Masters: Leivo likely to be pulled for Kapanen
TSN Toronto reporter Mark Masters checks in daily with news and notes from Maple Leafs practices and game-day skates. The Maple Leafs held a team meeting at the Staples Center in Los Angeles on Thursday morning.
Kasperi Kapanen will play his second NHL game of the season on Thursday, but unlike in his debut on Saturday against the Flyers when he played just 7:31 in a fourth-line spot, the Finn will play a prominent role against the Kings slotting in beside Nazem Kadri and Leo Komarov.
"I’m excited and we’ll see if I get a good nap or not," the 21-year-old said. "They’re great, outstanding players not just with the puck, but without it as well. They make plays and score goals, but they hit and agitate the [other] team so it will be good.”
What's Mike Babcock looking for?
"Just speed on that line and give him an opportunity, see what he’s got," the Leafs head coach said.
The chance to play with his countryman Komarov, who served as a mentor in his early days in Toronto, is special for Kapanen.
“He’s always been kind of like a father figure to me ever since I got to Toronto. He took me in and I stayed with him and his wife and they took care of me, so I owe them a lot so,” Kapanen said with a smile. “Let’s see if I can get him a good pass tonight or something.”
Komarov is among the top agitators in the Leafs lineup and always plays with some sandpaper. Is there something in the water in Finland that makes them more likely to fill that role?
“I don’t know,” Kapanen said with a grin. “Maybe we just don’t get too much sunlight during the year and we’re all a little upset. Leo’s good at his job and it’ll be fun to see firsthand how he does it.”
Josh Leivo will come out of the lineup to make room for Kapanen while Dominic Moore will sit as a healthy scratch for a second straight game.
On defence, Connor Carrick is the odd man out as Roman Polak returns to the lineup following a one-game stint in the press box.
When the Leafs arrived at their downtown hotel last night there was quite a party going on. The Houston Astros and their fans were celebrating the franchise's first championship. Did any Toronto players get swept up in the good times?
“No, not last night,” said alternate captain Morgan Rielly, “but you could tell lots of Houston fans were in the building and the players were staying there, I think, but, no, we didn’t get caught up in that.”
The Kings are off to their best start in franchise history at 9-2-1, but one of their regulation losses was at the Air Canada Centre last week. Toronto’s players watched some video of their win over Los Angeles this morning.
“It’s important that we get back to how we were playing against them,” said Rielly, “and like we played last night with lots of speed and getting pucks in and getting on the forecheck, because that’s the best part of our game.”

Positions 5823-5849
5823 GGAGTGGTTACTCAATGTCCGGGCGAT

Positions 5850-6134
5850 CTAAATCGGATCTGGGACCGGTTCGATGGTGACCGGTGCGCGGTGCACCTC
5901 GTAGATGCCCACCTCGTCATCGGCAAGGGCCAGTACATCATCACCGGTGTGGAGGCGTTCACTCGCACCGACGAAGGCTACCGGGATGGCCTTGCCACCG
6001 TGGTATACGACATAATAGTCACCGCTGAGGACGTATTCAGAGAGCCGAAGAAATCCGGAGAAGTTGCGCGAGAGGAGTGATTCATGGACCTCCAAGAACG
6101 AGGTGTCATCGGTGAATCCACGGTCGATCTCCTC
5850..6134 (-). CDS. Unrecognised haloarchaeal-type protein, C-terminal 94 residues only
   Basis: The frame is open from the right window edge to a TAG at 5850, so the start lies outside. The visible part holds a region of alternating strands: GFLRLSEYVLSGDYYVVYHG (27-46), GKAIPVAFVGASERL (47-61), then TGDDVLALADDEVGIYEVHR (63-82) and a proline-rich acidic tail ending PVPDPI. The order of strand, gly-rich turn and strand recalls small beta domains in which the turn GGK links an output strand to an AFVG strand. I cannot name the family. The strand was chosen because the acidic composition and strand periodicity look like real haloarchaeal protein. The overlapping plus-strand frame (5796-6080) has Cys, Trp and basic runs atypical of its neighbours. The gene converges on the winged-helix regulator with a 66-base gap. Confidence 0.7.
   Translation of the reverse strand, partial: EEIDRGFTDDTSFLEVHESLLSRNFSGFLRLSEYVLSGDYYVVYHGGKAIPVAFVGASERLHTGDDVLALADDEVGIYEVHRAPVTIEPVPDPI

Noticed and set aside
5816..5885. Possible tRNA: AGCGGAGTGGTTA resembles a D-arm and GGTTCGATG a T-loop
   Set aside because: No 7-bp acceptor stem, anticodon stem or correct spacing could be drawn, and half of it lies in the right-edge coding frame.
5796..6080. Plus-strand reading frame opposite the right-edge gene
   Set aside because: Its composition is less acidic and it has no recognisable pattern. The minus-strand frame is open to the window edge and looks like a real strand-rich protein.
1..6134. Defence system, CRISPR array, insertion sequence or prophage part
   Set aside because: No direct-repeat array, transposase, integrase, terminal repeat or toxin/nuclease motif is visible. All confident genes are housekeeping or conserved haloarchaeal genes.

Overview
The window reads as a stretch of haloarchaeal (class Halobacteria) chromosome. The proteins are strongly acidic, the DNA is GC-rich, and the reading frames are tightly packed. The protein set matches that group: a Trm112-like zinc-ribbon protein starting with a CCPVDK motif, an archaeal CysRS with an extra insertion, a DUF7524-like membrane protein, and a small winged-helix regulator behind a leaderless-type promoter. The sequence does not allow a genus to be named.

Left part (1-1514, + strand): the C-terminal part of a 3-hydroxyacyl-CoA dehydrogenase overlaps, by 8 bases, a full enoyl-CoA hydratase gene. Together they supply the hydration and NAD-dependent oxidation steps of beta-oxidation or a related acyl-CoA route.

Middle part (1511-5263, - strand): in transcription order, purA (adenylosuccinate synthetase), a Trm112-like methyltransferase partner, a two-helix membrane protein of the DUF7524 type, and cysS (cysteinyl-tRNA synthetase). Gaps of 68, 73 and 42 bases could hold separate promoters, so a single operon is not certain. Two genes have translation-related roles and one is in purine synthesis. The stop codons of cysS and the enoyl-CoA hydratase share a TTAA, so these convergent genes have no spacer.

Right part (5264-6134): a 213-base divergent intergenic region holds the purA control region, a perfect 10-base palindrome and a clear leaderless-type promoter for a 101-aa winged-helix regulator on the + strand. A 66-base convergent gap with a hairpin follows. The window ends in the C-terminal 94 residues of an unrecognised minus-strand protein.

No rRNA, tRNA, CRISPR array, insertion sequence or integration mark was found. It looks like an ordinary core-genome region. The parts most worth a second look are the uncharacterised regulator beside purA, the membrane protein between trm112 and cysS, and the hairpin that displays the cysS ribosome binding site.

What does Babcock recall about the 3-2 win over the Kings?
“We played hard, took care of the puck, played well without it and were hard on the goaltender in the offensive zone,” he said. “We have to do exactly the same here today and we feel we are capable, we just have to be prepared to do it right. It’s not easy to do it right every night so you have to give in and do it.”
The win over the Kings was followed by three straight losses and Babcock believes his team has realized the root cause of that slide.
“Some of you guys have been asking me, ‘What are the other teams doing to adjust to you?’” Babcock said. "Part of it is that, but part of it is what you do with the puck. If you don’t take care of the puck, you can’t win. It’s just flat-out losing hockey. Can you win the odd night? Sure. Most of the time you’re just going home disappointed and you’re frustrated at the same time. So, take care of the puck.”
Los Angeles hasn't played since returning from a six-game trip on Monday night. The Leafs, meanwhile, will be playing on consecutive nights, although Babcock isn't expecting fatigue to be a factor.
"We had four lines last night, set up perfect for today," the coach noted. "We played four lines, rolled them out the door, no one played too much. We should be fresh here today."
Zach Hyman led all Leafs forwards in ice time in Anaheim at 18:03 while Matt Martin played the fewest minutes at 11:46.
A big reason why Hyman led the way in forward ice time against the Ducks is the Leafs were shorthanded four times while getting just two power plays. When Antoine Vermette was whistled for tripping Hyman late in the second period, it marked Toronto's first man-advantage opportunity in 131 minutes and 30 seconds. Why wasn't Toronto getting more power plays?
“I would say until last night we didn’t deserve to,” Babcock said. “If you don’t play hard enough, you don’t play in the O zone, you don’t draw any penalties. Last night was a peculiar one for me, but that’s the way it goes.”
Was Babcock confused that Toronto didn't get more calls despite controlling the play against the Ducks in the first and third periods?
"There’s no sense me being confused," he said, "but yes."
Toronto has converted on 25 per cent of its power-play chances to rank sixth in NHL, but went 0/2 last night.
Projected lineup for Thursday's game: